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where you're trading B2b to b business to business inside a

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closed ecosystem, so to speak.

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but the people that were willing to pay three hundred fifty dollars for a concert ticket or sixty dollars for a t shirt

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that's where the passion was. That's where the fans came in.

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I said, what if you involve them?

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in this music rights business.

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Now you're gonna take it from a wholesale level to a retail level.

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And as everybody knows, there's there's a bump valuation between buying something at wholesale and

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i at retail. And I think that when you include those fans,

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as a factor, the value of those rights can only go up

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how far are

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near future horizon call that you need to look

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in order to see this choice to to go down the path of of building a

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system of direct support direct involvement for our and and friends,

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have how do you need to look to

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to see that the choice

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we'll start to

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have wider ripples in

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in and across the industry,

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well it's starting to happen now. I think, with the advent of In particular, now let's

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you know, that one of the titles of the of this chat is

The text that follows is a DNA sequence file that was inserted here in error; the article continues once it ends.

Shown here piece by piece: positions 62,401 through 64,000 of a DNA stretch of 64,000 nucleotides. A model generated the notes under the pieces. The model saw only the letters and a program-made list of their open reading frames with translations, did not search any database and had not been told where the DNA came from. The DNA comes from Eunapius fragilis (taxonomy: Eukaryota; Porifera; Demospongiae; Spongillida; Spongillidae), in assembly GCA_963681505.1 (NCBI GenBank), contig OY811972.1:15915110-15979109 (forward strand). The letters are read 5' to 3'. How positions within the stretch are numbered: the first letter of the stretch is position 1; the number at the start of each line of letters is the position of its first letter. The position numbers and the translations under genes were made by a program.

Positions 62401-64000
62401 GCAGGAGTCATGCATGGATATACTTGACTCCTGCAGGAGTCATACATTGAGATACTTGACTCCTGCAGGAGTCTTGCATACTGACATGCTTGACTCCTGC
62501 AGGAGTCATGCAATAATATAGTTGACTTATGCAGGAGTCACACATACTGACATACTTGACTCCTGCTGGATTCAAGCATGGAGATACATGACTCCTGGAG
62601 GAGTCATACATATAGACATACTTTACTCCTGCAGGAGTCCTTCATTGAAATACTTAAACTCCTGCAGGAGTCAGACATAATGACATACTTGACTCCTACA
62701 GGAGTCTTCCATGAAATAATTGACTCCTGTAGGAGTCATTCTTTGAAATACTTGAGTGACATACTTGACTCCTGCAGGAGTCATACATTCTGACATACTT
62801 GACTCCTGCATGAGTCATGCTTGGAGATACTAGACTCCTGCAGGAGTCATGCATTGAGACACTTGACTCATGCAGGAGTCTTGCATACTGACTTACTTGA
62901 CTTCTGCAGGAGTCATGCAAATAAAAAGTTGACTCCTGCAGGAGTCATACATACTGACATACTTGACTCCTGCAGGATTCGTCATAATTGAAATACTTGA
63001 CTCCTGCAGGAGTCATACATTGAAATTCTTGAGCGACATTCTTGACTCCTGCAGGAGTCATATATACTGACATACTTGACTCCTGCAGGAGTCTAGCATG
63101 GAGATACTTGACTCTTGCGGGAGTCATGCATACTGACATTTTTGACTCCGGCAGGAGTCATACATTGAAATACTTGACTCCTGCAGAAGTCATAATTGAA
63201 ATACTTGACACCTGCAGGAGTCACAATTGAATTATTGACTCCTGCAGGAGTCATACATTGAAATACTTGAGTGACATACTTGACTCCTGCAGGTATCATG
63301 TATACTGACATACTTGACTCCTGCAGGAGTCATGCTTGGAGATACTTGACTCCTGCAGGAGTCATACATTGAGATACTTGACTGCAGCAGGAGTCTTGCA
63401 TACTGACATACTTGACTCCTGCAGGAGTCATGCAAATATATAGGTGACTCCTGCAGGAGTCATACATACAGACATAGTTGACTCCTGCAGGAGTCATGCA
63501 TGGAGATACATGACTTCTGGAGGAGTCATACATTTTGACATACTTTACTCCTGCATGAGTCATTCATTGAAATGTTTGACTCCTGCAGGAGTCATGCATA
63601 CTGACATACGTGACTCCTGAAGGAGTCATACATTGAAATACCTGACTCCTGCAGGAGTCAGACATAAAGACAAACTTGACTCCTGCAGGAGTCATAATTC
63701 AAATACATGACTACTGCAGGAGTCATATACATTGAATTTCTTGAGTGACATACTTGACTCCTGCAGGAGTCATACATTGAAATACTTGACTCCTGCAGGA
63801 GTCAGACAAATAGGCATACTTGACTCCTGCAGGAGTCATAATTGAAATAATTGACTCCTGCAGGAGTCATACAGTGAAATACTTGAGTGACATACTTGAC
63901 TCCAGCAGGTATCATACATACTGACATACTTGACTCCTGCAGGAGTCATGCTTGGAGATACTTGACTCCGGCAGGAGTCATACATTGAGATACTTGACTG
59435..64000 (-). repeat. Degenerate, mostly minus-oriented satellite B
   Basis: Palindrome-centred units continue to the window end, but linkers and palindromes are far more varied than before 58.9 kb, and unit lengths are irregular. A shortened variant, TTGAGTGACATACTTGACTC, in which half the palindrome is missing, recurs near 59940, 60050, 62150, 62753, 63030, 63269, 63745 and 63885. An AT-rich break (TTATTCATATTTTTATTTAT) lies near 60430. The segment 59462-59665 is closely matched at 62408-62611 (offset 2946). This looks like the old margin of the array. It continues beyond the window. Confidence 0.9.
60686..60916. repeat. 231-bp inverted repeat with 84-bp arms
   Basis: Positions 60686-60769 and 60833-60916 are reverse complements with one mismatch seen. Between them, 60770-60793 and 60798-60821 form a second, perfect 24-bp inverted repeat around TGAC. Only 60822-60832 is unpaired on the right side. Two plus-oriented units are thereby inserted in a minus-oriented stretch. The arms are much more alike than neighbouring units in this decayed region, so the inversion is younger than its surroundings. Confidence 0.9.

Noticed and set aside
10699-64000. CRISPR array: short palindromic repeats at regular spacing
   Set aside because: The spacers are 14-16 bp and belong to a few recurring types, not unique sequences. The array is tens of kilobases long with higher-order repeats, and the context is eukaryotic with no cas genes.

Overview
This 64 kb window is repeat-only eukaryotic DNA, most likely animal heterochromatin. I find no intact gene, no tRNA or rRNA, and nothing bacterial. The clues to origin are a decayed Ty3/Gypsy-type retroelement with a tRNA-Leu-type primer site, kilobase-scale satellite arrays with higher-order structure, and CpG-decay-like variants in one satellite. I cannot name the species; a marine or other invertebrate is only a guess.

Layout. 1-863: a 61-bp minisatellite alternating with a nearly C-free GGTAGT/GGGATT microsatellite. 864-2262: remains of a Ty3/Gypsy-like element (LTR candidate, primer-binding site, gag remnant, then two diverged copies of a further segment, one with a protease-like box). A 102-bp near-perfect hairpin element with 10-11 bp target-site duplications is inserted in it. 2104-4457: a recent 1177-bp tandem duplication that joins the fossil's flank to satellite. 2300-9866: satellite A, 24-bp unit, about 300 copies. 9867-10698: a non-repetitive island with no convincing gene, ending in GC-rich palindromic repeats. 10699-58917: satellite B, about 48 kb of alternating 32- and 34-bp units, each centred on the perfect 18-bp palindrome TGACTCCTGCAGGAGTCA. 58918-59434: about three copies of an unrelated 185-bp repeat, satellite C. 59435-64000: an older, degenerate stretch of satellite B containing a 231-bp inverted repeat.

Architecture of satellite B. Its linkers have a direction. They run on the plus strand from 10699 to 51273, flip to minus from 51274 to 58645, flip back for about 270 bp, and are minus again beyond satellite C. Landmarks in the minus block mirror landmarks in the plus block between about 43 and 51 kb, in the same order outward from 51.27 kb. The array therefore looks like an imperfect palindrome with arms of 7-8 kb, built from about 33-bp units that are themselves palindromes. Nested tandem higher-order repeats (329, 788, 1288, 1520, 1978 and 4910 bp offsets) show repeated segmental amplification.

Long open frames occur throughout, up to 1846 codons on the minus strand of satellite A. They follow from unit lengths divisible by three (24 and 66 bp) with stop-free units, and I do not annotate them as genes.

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that for all the problems with them. Right?

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still think they're very nascent. I think there were very early days

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with this structure

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what it has done is it's open up an awareness. It's open up the ability for artists to say, hey,

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I can go directly to my consumers with

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artwork, a digital token or a piece of my song.

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and also from labels and publishers, which is interesting because they've

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hidden behind a retail network.

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for many forever. I mean, most record labels never had a direct to consumer

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exposure ever.

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Right? So back in the Cd days, they would rely on retailers, like

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power records or h or best buy. And they would just basically print these cds up and put them in a truck

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virgin mega stores, we're about the only the only one

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and somebody also seldom them.

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that I could I could think of

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Yeah. Virgin. There you go. But virgin

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is the one that had the relationship with the consumer because the consumer coming of

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Yeah.

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store browse to the records

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put down their credit card and buy one. They knew who that customer was.

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they had their payment information